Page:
There’s a growing crisis in the private rented sector due to the lack of suitable properties available, according to councils up and down the country.
The District Councils Network, a network of 183 councils across England, warned that a sharp rise in landlords selling up or converting their homes into Airbnbs is creating a big problem.
Some three quarters (76%) of councils said there’s been a rise in housing waiting lists, causing more people to lose homes and making it harder to find permanent accommodation for those in need.
Half (48%) of these councils said they were now experiencing a significant pressure on housing services as a result.
As a result they called for the government to invest in more council housebuilding and raise the benefit cap.
Cllr Sam Chapman-Allen, chair of the District Councils Network, said: “This survey reveals a perfect storm of problems creating a crisis in the private rented sector across the country.
“Now the government’s Eviction Ban has ended, this is a problem that could get worse, with councils also seeing increase in the numbers of tenants needing housing support due to increased evictions due to rent arrears.
“During the pandemic, district councils and the government worked together to help protect those who are most vulnerable through the Everyone In initiative, the temporary banning of no-fault evictions, and other measures such as furlough and the Universal Credit uplift.
“We need to urgently tackle this issue by permanently lifting housing benefit for tenants in private rented housing and for increase in government support to invest in a renaissance of council house building to create homes, jobs and growth.”
Shortages are particularly bad in councils areas popular with tourists, with landlords switching their properties to more profitable short term holiday lets.
One council in a popular tourist destination in the south-west of England has reported a nearly 80% drop in the number of open market, long-term rental accommodation available in their local authority area over the last three years, with many landlords leaving the market or providing short term accommodation for holiday makers instead.
Rents in the private rented sector have reached a thirteen year high according to Zoopla, rising by 6% year-on-year.
Councils are reporting that this rise is forcing some long term tenants to apply for hardship support from their local authority, with some council areas seeing rents rise to over a third higher than the average salary in their local area.
Councils warned that the housing benefit many receive will not be sufficient in the longer term, as the government looks set to keep Local Housing Allowance rates, which determines the amount of benefit received, frozen over the next year.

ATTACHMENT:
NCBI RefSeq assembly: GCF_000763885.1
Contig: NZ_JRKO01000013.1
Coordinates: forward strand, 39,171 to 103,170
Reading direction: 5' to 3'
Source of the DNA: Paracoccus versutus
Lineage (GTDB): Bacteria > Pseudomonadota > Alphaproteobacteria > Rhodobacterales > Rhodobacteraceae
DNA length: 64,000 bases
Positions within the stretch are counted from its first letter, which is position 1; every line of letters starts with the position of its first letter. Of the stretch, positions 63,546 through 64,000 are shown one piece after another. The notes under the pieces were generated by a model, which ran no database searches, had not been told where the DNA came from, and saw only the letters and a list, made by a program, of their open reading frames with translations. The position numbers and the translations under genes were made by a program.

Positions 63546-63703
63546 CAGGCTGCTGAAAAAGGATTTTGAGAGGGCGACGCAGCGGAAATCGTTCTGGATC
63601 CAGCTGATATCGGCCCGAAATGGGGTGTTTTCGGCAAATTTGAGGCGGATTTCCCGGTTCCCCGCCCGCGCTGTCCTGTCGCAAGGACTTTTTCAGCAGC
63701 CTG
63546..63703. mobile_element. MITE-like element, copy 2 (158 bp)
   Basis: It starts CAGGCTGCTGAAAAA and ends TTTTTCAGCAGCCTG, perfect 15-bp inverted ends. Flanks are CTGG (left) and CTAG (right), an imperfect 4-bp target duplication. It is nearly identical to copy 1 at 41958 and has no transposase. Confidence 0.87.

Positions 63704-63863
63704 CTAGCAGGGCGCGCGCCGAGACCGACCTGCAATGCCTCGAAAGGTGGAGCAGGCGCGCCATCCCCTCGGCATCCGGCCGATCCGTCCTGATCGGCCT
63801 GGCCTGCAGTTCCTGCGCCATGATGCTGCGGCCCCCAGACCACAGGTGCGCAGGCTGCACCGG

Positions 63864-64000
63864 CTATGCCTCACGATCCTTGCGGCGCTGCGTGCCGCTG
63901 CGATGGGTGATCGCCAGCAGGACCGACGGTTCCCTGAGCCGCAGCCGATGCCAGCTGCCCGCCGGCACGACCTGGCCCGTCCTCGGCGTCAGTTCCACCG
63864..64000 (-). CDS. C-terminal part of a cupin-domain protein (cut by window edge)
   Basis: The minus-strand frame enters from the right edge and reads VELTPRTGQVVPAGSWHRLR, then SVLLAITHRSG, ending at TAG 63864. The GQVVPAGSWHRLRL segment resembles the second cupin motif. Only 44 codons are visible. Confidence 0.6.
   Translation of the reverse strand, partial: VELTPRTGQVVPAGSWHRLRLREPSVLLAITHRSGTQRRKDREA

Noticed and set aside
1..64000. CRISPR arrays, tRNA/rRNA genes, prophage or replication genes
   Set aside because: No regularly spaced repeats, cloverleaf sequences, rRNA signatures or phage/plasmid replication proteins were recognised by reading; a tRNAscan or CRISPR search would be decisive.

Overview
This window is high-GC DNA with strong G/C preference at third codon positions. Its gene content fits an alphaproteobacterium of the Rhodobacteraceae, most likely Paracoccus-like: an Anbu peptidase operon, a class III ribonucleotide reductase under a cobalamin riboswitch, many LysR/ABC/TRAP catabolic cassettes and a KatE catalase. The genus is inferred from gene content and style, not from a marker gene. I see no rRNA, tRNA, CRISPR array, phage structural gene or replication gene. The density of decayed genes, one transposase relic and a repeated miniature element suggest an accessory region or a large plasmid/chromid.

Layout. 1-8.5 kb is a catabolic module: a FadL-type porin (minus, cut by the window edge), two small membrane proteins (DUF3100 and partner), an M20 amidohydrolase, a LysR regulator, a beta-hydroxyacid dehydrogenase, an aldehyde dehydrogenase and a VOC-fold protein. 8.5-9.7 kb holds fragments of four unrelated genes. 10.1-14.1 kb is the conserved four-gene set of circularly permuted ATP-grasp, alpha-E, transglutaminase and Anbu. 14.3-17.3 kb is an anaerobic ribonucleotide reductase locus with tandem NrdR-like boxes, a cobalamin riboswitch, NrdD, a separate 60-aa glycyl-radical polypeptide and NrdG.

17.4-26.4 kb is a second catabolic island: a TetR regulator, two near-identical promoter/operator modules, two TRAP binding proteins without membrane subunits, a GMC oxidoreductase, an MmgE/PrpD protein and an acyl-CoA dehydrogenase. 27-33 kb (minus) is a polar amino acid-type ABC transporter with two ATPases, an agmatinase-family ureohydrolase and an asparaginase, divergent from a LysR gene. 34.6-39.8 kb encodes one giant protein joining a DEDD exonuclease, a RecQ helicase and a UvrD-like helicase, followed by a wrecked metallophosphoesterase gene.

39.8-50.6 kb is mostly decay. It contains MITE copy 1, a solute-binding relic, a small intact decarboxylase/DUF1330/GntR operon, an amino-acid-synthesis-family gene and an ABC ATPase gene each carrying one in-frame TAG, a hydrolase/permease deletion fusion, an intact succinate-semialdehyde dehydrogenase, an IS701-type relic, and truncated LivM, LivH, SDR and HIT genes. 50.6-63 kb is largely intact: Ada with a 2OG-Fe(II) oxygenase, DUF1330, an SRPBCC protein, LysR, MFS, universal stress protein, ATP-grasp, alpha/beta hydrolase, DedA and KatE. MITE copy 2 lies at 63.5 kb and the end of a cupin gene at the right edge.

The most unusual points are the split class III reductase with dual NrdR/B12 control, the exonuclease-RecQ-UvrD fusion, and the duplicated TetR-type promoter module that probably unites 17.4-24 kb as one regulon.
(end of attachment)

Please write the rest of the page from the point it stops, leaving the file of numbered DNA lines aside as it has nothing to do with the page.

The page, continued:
According to the report some landlords are leaving the market due to the impact of the pandemic, with tenants unable to afford their rents. Meanwhile landlords are moving into properties themselves.
The District Councils Network wants the government to give councils the tools to create their own permanent housing for people in their communities in hardship.
District councils said they stand ready to work with government to proactively increase the supply and quality of homes for benefit claimants, ensuring those in need can have a permanent roof over their heads in their local communities in the future.
Eleanor Bateman, policy offficer for Propertymark, said: “Concerns over a shrinking private rented sector is not a new conversation, but it is one that is not being acknowledged.
“If the situation continues to be ignored by decision makers fixated on taking a piecemeal approach to legislation we shouldn’t be surprised if the number of people on housing waiting lists skyrocket.
“With the removal of Section 21 on the table, unrealistic energy efficiency targets, and the attraction of short-term letting, the UK government will find that the private rented sector continues to diminish, and homelessness will rise. The sector needs high standards and regulation, but it must work for both landlords and tenants.
“As we await their Renters’ Reform White Paper, it’s imperative the UK government recognises that the balance has swayed too far. There are too few incentives for investors in the private rented sector, and regulatory and tax levers must be reviewed to avoid unintended consequences.”